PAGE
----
Keep an eye out for the subspecies of Omicron BA.2.75, found mainly in India.

Facebook
Twitter
LinkedIn
Pinterest
Pocket
WhatsApp

Dr. Anan Chongkaewwatana posted information on the subspecies of omicron BA.2.75 after being found in India. And there are reports found in the United Kingdom, the United States, indicating that the epidemic trend is faster than BA.5

On July 3, 2022, Dr. Anan Chongkaewwatana, Director of Animal Health and Management Innovation Research Group National Center for Genetic Engineering and Biotechnology (Biotech), National Science and Technology Development Agency (NSTDA) posted a message via Facebook “Anan Jongkaewwattana” about COVID-19 strain BA.2.75. that

It is expected that soon more BA.2.75 will be mentioned in the media. Currently, most of the virus strains are found in India. But it has been found that many countries have reported the virus, such as the United Kingdom and the United States. The virus has attracted attention for two main reasons:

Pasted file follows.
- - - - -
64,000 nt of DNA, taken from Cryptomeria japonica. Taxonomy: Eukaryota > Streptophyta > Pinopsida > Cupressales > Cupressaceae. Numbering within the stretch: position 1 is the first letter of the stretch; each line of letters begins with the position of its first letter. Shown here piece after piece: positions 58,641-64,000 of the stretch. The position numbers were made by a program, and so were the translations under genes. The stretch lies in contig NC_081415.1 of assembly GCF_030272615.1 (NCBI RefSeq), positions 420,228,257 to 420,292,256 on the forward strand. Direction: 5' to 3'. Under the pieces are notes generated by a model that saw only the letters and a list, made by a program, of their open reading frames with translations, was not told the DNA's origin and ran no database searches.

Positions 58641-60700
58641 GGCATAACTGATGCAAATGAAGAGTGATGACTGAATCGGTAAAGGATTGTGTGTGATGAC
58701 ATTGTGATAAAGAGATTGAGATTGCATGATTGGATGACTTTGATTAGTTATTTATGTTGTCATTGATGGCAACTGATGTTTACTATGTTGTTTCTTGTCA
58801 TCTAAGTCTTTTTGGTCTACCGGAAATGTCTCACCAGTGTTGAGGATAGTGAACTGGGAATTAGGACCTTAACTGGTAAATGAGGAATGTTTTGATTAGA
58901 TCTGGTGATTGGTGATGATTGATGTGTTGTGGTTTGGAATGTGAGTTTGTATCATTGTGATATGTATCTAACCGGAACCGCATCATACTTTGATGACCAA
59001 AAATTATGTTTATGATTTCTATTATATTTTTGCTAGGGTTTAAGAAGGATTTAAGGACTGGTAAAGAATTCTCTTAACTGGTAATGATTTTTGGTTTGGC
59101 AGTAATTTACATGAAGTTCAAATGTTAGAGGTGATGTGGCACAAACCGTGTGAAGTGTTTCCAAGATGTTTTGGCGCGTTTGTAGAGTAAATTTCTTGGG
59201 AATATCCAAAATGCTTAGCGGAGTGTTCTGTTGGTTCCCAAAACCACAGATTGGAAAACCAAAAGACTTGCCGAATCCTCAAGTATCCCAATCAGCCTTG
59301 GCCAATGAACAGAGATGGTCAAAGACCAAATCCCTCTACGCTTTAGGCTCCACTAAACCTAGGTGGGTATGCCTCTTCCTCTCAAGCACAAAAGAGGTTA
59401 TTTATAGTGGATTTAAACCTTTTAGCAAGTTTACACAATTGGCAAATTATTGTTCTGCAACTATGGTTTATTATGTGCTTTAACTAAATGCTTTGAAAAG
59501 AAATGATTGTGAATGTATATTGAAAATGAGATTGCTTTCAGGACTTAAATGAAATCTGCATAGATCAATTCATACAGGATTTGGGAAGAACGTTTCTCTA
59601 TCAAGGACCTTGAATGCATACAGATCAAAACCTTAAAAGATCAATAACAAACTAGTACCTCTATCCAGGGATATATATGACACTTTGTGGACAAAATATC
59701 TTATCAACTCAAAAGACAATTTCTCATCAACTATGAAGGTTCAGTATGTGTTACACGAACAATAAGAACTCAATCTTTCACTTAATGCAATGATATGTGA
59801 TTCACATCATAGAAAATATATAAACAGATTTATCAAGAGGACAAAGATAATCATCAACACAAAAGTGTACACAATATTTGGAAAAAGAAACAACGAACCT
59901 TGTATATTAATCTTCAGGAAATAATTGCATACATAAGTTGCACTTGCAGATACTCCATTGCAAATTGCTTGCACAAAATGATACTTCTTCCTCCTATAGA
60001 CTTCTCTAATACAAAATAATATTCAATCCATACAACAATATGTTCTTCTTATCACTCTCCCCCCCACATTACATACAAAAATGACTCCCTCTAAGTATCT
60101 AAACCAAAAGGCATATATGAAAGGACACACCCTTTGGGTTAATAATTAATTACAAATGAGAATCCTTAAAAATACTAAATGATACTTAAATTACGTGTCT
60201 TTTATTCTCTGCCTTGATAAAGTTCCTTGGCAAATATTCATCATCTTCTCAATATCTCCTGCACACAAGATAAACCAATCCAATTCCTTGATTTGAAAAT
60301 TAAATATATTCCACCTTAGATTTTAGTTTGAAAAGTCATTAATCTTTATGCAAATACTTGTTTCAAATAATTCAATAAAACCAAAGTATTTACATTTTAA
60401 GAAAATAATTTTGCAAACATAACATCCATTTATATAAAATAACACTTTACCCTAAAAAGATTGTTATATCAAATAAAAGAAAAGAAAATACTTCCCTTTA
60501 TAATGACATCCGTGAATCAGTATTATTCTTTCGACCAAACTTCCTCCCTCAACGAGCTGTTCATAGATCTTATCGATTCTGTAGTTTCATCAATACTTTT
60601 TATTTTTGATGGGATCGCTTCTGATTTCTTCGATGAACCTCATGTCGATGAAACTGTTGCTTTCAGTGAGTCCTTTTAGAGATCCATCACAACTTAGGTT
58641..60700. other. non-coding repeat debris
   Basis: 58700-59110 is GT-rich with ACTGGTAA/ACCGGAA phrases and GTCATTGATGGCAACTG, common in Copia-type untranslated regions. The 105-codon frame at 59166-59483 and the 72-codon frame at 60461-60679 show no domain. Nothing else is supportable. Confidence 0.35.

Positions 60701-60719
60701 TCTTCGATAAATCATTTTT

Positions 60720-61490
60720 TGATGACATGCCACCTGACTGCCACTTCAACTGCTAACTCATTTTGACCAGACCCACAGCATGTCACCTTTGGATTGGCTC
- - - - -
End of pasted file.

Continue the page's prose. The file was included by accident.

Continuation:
• It is BA.2 with 9 additional mutations on the spike protein (compared to BA4/BA5), but since position 493 (R493Q) is a reversal from omikron. go like the original species causing some people to count as 8 positions due to more than normal changes Specifically, position 446, which shifts from G (Glycine) to S (Serine) G446S, has been mentioned as a location that allows the virus to escape more antibody binding.
  • Data on the number of virus samples cracked in India. A significant increase in the number of this species was observed. especially in Maharashtra which is the birthplace of species like the Delta before There have been some attempts to compare BA.2.75’s ability with BA.5 to spread. BA.2.75 is likely to run faster. but since there are not many samples The credibility of the information is still less. There is no issue of the severity of this infection coming out. will have to watch closely

Facebook
Twitter
LinkedIn
Pinterest
Pocket
WhatsApp

Leave a Reply

Your email address will not be published.

This site uses Akismet to reduce spam. Learn how your comment data is processed.

Recent News

Editor's Pick